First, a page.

Like the best of Trek, it was years ahead of its time with its ecological message, but the scenes in Mercy hospital, San Francisco, always make me smile with the way in which the scenes allude to the future advancement of medical science. This is a future in which the invasive procedures and therapies we use today seem like “medievalism” and McCoy’s “saving” of a woman awaiting kidney dialysis by giving her a pill, added to the great sense of hope I felt when I walked out of that movie.

Perfect timing!!! Posted only a few hours before the news about “Strange New Worlds”, which I really hope will bring Star Trek back to its inspirational and optimistic roots.
Greetings from Austria. I love your podcast!

Too bad this comment section will get buried by the current Trek news. Btw I LOVED the audio clips in the beginning and beginning with JFK and ending with GR. Perfect. I just hope the modern Trek creators listen to it everyday!

But to add to the list:one of my favorite aspirational Treks is usually when Picard gives a speech, and an overlooked Picard speech is when he is dressing down Wesley in First Duty: “ The first duty of every Starfleet officer is to the truth, whether it’s scientific truth or historical truth or personal truth! It is the guiding principle on which Starfleet is based!”

Every time I watch that I feel like Captain Picard is talking to me. It really inspires me to be a better man, to stand up against myths and misconceptions and falsehoods. Not to get too political, but in this day of “anti-science” I feel more than ever to follow the “guiding principle of Starfleet.” I thought of that scene just last night when I was trying to explain to a friend about the need for face masks

Great episode, y’all. I think that optimism is the heart, blood, bone, and brains of Star Trek … and that the people making it currently need to get back to that very badly. Not every episode has to be a full-on meditation upon that optimism, but if it’s not strongly featured pretty regularly, the ball is being dropped.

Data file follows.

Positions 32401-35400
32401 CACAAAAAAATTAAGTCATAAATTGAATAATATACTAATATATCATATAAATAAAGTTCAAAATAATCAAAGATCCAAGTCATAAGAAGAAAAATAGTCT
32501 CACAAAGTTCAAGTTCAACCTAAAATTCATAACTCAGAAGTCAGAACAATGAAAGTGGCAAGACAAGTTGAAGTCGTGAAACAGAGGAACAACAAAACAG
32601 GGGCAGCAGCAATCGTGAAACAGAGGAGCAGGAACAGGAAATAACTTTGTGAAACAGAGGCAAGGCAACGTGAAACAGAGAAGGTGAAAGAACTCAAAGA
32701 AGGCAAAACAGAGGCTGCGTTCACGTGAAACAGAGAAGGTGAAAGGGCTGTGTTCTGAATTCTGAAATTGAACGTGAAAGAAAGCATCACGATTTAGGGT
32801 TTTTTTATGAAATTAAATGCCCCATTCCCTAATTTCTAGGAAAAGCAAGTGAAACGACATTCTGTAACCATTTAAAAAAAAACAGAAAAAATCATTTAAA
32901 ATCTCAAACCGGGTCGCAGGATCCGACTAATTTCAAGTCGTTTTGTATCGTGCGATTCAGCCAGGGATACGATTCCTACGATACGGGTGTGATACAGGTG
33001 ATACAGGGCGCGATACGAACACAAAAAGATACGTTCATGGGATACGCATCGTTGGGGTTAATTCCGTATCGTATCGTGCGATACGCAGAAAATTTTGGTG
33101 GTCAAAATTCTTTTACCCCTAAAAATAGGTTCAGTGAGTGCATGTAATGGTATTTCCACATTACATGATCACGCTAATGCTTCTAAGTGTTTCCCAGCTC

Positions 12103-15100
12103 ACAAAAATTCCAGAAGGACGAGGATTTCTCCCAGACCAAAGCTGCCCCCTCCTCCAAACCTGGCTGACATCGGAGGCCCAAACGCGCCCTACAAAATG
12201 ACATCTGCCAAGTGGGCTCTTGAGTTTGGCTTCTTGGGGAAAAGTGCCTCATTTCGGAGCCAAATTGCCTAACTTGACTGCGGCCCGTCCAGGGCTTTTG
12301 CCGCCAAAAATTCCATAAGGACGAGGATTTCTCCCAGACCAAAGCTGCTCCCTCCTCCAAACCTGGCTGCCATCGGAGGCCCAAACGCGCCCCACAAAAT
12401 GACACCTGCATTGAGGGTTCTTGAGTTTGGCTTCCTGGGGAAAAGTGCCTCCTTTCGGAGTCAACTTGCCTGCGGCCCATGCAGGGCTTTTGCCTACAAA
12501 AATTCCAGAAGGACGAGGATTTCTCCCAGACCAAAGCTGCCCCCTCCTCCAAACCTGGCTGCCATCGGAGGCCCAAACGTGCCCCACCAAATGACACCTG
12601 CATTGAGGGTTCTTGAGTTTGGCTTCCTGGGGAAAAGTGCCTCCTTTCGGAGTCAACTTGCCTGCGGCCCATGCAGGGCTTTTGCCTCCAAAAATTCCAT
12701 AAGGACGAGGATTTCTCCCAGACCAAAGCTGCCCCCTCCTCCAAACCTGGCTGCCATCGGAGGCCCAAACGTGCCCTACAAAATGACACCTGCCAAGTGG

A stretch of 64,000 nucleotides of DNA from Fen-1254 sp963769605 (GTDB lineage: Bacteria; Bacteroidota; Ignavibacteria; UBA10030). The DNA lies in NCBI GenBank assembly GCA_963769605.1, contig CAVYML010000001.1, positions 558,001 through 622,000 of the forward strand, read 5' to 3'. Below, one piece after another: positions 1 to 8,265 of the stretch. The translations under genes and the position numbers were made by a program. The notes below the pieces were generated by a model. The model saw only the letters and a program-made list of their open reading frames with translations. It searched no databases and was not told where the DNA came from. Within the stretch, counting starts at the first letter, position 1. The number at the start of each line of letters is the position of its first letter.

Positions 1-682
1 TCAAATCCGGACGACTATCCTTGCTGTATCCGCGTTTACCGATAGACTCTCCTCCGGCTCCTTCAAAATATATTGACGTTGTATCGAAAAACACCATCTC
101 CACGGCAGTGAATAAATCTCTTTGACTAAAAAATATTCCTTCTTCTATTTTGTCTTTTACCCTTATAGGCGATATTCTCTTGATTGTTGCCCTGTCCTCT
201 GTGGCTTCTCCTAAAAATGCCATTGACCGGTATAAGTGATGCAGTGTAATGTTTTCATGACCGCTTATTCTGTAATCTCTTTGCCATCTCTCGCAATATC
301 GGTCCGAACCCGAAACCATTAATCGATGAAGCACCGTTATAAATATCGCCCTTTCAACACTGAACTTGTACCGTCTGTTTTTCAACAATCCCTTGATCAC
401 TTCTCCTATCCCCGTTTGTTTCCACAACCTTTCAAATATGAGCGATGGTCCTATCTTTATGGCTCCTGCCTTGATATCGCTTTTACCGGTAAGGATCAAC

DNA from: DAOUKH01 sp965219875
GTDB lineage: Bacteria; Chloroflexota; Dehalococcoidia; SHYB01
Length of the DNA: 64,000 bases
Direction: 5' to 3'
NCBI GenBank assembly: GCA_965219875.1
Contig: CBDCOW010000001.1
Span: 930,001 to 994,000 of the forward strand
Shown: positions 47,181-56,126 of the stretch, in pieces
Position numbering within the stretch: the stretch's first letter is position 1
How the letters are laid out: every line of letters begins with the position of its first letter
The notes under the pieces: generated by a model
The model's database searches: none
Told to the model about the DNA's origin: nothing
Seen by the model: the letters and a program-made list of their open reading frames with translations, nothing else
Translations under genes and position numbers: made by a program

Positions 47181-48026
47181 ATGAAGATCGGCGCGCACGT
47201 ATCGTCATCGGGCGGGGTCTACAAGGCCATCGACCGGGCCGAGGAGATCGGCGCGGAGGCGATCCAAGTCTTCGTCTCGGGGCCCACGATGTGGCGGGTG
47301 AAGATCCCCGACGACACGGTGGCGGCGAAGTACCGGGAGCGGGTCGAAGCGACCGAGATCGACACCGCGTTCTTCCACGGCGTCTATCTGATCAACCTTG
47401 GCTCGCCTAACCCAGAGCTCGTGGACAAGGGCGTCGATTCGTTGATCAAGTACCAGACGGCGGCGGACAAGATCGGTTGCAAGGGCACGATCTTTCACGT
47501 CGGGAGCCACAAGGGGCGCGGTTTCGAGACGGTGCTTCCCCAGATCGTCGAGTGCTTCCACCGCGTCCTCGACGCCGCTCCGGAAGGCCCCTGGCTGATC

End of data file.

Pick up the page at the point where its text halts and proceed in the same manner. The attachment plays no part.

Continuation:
In a way, though, the current lack of it goes to show how much of a treasure the Trek that has it really is. It just makes the older shows seem all the more special to me.

One Voyager episode I’d like to nominate as being worthy of inclusion: “Distant Origin.” Probably the best Chakotay episode of the series, and a crazy-good concept as well.

To tell you the truth, I never understood the “TREK promoting a positive future” influence and position that many Trekkers take. To me it was just good storytelling and character development. Not boohooing what many get out of it. If TREK moves you that way, I am impressed and awed. For role models and positive reinforcement in the past, I still remember, and am still moved by my uncle Frank giving me silver dollars when he visited us; my grandma taking me to the swimming pool on Sunday afternoons; my mom taking out a loan so I could go to college my freshman year. Fred Astaire dancing up a storm; John Wayne shooting Indians; and Captain Kirk shooting Klingons–in the mist of giving speeches–are in my memories, but were hardly important to me then, or even now to say they truly contributed to who and what i am. I guess Art just doesn’t affect me that way. It’s just a diversion… an entertainment, and doesn’t… or wasn’t, or isn’t, an immediate, living influence in my life.

hi — great discussion. thanks. i agreee with most of the example eps you all mentioned. here a few of my fav TNG eps that you did not mention, which relate to the theme of this podcast:
Inner Light
Neutral Zone
Who Watches the Watchers
Measure of a Man
The High Ground
–to me the whole appeal of TOS and TNG was this very thing you discuss. the themes of a positive, hopeful humanistic future for humanity/Earth. that underlays the 2 shows. the other later Trek shows has less of that, and were thus not as appealing to me. – and DS9 had almost none of it, which is why i always disliked that series. it dwelled way too much on very bad human future outcomes, like Section 31, lots of religiosity (klingons, bajor), constant wars with everyone, Sisko being pissed and yelling all the time, etc…